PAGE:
Background: Cancer patients with CD4 lymphopenia have an increased risk of severe toxicity after administration of cytotoxic chemotherapy. The impact of CD4 lymphopenia on long term overall survival (OS) of cancer patients was explored in this work.
Patients and methods: The first prospective series (test series) included 219 patients with solid tumours, lymphomas or myelomas receiving chemotherapy within an oncology department in 1999 and 2000. A phenotypic analysis of lymphocyte subsets by flow cytometry was performed before chemotherapy on day 1. The prognostic value of total, CD4, CD8 and CD56 lymphocyte count for OS was tested in a multivariate analysis. The prognostic value of low CD4 counts was then tested in a validation series of 269 patients with metastatic solid tumours in second line treatment included in a prospective observational study in the Centre Leon Berard.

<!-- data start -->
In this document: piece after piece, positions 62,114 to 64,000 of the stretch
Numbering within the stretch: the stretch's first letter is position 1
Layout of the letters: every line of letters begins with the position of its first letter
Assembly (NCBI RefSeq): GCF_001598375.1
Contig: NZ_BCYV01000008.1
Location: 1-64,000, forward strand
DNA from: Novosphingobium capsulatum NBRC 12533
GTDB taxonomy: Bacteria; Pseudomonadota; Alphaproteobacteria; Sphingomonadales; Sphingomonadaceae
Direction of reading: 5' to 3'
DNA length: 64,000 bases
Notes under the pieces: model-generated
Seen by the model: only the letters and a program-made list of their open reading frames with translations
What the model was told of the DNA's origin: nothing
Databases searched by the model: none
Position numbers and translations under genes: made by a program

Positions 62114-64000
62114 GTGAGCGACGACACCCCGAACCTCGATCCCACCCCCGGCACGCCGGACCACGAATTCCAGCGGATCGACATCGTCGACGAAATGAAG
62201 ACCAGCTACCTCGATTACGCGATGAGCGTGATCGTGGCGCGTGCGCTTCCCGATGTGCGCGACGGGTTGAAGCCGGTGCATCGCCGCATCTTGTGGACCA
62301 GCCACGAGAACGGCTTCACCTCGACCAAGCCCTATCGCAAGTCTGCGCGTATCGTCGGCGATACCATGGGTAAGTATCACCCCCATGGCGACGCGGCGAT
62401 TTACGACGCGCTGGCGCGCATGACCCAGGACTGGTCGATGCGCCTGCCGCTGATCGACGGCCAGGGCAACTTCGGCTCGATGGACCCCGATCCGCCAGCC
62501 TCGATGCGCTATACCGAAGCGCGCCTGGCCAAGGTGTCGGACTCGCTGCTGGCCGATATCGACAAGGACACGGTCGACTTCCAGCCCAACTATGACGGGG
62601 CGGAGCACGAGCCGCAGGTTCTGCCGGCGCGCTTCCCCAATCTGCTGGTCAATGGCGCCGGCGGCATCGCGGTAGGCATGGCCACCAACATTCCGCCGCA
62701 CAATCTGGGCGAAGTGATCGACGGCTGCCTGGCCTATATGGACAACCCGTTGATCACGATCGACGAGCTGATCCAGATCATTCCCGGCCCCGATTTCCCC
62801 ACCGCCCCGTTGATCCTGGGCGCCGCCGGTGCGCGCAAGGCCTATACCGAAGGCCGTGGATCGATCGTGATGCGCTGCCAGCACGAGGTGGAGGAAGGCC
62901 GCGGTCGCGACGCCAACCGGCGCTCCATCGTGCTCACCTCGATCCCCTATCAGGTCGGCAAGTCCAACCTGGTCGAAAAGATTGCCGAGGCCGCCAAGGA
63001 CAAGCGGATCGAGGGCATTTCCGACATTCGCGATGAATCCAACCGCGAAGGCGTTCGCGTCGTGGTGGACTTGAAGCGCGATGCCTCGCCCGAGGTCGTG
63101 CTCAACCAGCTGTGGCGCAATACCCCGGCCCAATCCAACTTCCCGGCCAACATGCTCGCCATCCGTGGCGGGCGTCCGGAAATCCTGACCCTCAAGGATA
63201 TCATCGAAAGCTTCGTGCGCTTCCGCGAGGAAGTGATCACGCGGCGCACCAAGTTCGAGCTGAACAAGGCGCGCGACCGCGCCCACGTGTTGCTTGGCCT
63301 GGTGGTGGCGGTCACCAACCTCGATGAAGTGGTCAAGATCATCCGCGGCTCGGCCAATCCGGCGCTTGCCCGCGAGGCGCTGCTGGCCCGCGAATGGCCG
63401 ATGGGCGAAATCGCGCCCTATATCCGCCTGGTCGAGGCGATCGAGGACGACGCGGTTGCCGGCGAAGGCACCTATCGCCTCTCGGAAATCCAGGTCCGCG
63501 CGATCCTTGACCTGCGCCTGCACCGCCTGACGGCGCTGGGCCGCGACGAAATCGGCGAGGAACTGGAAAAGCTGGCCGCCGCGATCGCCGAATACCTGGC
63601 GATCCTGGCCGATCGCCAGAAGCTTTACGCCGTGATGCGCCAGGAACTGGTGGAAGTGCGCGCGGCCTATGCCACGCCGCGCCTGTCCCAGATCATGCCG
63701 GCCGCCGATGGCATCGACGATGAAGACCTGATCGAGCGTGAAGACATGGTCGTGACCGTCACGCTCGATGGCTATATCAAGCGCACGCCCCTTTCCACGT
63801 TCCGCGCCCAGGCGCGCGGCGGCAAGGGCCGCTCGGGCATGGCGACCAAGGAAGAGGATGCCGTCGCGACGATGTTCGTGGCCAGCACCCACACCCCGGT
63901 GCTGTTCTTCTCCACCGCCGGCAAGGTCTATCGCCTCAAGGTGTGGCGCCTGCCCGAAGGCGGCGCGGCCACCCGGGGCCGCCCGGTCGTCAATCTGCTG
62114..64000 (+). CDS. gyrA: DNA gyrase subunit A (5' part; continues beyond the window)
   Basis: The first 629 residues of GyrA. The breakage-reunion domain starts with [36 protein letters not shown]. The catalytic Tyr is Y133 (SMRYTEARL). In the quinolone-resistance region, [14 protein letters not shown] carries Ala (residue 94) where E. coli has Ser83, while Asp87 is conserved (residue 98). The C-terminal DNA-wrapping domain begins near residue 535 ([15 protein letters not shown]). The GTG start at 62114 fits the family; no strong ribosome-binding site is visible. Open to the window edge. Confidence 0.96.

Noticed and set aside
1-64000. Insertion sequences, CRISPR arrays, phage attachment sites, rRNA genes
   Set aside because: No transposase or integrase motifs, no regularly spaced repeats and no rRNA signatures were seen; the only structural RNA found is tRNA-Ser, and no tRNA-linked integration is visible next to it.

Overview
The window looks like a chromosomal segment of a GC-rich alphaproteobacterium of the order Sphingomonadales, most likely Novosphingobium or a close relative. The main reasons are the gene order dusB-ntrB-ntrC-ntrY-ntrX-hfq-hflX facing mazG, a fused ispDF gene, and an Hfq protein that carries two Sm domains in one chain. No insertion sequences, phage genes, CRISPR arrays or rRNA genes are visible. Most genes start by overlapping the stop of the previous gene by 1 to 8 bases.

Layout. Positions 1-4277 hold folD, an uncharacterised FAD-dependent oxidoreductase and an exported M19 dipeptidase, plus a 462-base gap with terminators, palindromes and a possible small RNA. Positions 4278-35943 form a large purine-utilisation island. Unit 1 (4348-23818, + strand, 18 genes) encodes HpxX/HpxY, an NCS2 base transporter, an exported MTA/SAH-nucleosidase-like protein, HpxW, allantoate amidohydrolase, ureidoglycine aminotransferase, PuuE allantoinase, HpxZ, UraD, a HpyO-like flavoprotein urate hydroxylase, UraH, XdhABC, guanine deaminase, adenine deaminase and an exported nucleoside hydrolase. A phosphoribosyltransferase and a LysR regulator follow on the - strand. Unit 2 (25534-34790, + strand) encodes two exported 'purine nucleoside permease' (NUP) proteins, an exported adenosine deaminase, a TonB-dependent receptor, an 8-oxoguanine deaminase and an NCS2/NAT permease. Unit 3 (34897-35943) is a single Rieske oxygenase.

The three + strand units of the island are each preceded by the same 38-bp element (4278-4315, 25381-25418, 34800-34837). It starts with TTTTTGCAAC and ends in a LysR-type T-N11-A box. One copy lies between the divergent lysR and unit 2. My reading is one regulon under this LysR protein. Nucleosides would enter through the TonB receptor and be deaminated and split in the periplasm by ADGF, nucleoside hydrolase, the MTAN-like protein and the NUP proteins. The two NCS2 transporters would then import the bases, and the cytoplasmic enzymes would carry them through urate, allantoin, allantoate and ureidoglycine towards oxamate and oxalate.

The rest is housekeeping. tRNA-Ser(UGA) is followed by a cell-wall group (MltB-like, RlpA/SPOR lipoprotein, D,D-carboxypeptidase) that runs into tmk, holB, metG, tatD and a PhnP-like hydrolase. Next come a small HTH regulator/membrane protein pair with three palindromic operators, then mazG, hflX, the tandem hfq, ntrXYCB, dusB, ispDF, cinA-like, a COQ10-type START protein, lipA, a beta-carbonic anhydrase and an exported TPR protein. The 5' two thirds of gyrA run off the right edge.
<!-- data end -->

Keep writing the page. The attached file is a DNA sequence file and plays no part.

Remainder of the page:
Results: In the test series, all patients with metastatic cancers and CD4 lymphopenia ≤ 200/μL (12% of metastatic patients) died within 18 months with a median OS of 5.9 months. CD4 count was an independent prognostic factor for OS and PFS in multivariate analysis. In the validation series, 83 (30%) of patients had CD4 count ≤ 200/μL: their median overall survival was 3.9 months with an 18-month survival rate of 6%. CD4 count was also an independent prognostic factor for overall survival in this series.
Conclusions: CD4 lymphopenia <200/μL is frequent in advanced cancer patients and associated with a very short life expectancy. These patients should be proposed for specific treatment and research approaches.
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